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Postgres Optimizer not using index scan

Postgres sql does not use the index created on the table

select count(cust) from tableA
where
   (col1 = 1)
    and
    (col2 = 2)
    and
    (col3 betwee 0 and 100)


Index created on col1,col2,col2 and(col1,col2,col3) in that order

Table A has over a million records

The explain plan shows that a Sequential Scan is being done on tableA
Why are the indexes not being used?
0
aswam1975
Asked:
aswam1975
  • 2
1 Solution
 
rjkimbleCommented:
First, make sure that your indexes are up to date by running the following commands:

vacuum full analyze tableA;
reindex tableA;

If that doesn't fix things, try this query instead:

select count(cust) from tableA
where
   (col1 = 1)
    and
    (col2 = 2)
    and
    (col3 > = 0 and col3 <= 100)

If that uses the index, then I'd say that the PostgreSQL optimizer needs work.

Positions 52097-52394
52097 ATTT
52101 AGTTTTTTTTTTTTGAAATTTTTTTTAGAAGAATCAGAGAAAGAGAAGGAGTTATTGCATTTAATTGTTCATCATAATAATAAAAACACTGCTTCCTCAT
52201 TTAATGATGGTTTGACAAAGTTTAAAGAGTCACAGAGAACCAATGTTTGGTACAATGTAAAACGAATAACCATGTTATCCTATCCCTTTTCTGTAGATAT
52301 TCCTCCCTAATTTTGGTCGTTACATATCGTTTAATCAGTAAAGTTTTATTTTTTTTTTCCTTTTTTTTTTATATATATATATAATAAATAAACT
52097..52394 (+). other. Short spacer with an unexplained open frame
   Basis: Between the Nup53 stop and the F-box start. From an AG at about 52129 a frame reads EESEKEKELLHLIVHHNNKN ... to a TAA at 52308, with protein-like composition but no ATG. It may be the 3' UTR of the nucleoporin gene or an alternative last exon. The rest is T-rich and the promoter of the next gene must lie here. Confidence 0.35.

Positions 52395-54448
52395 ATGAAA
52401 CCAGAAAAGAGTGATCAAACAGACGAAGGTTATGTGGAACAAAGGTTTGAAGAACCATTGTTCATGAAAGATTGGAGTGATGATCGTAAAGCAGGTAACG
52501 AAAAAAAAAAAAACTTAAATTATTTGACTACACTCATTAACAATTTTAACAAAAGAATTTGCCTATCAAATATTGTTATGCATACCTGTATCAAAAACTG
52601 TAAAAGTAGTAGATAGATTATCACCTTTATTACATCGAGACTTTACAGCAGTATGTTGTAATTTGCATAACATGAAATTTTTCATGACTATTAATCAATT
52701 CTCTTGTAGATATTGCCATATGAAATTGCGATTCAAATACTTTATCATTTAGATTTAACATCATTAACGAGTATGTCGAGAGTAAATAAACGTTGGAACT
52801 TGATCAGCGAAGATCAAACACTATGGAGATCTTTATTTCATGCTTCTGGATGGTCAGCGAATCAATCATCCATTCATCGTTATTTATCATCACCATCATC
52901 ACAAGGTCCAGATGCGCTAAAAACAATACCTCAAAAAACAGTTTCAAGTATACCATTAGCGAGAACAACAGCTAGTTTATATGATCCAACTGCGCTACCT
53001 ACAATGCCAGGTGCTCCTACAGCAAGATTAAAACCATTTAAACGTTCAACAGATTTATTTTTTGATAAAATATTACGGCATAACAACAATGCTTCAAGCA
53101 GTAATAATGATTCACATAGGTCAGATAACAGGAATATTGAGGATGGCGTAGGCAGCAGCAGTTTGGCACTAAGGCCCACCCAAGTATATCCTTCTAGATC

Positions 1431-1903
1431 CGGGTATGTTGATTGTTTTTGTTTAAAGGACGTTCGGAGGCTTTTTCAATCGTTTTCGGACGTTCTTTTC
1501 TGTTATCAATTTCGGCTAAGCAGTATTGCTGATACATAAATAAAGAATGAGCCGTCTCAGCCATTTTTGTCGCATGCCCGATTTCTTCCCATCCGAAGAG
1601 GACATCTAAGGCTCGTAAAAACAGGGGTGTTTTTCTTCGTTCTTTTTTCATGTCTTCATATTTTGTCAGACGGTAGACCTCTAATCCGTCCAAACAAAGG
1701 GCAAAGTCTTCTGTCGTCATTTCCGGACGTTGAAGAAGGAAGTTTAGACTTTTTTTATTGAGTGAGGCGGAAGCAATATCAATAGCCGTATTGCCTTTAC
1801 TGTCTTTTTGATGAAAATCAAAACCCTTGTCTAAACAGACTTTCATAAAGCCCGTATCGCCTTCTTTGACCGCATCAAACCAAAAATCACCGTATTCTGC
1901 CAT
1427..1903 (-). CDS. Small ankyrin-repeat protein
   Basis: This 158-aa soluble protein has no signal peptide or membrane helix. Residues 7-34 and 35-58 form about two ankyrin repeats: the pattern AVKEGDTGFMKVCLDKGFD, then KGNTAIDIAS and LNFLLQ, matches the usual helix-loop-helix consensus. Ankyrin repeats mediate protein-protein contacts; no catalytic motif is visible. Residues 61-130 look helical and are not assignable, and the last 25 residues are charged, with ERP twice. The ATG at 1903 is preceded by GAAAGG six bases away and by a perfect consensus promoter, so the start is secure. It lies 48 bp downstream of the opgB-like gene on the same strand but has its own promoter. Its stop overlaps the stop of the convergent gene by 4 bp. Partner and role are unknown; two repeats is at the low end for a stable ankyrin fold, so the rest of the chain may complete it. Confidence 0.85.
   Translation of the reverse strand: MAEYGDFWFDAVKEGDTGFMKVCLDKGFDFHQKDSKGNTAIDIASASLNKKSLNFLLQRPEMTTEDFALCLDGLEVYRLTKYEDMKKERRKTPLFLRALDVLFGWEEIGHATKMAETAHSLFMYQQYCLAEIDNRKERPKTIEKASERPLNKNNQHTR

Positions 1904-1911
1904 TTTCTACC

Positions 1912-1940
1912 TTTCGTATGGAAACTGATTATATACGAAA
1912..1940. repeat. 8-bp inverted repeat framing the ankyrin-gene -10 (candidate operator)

0
 
ctcampbellCommented:
There could be a couple of reasons for that.

First, it appears that PostgreSQL can only use one index per table.  This is different from MS SQL Server which can actually join two or more indexes to speed processing.  What this means is that you must have a single index that matches (or partially matches) your WHERE conditions.  If you have an index on (col1, col2, col3) then you've got that covered.

The second possibility is index selectivity.  If col1 is not very selective (i.e. only contains a small percentage of distinct values), then the optimizer will not use the index.  This is because an index scan is more intensive, per row, than a table scan (postgres has to read the index page and then read the data pointed to by the index, like a bookmark lookup in SQL Server, I think).  If the index selective enough, then the extra time is offset by reading (much) fewer rows.  Thus, create your index with the most selective (i.e. most unique) column first.
0
 
ctcampbellCommented:
Slight correction...  if the first index column is not selective for the WHERE clause, the optimizer MAY or MAY NOT use the index.  It depends on the actual criteria.  The more selective your index, the more likely it is to be used.  There is no guarantee your index will be used at all, if the optimizer doesn't think it will help.  This is normally more true for small tables that fit entirely in a single data page (or just a few), since the whole pages are read anyway.
0

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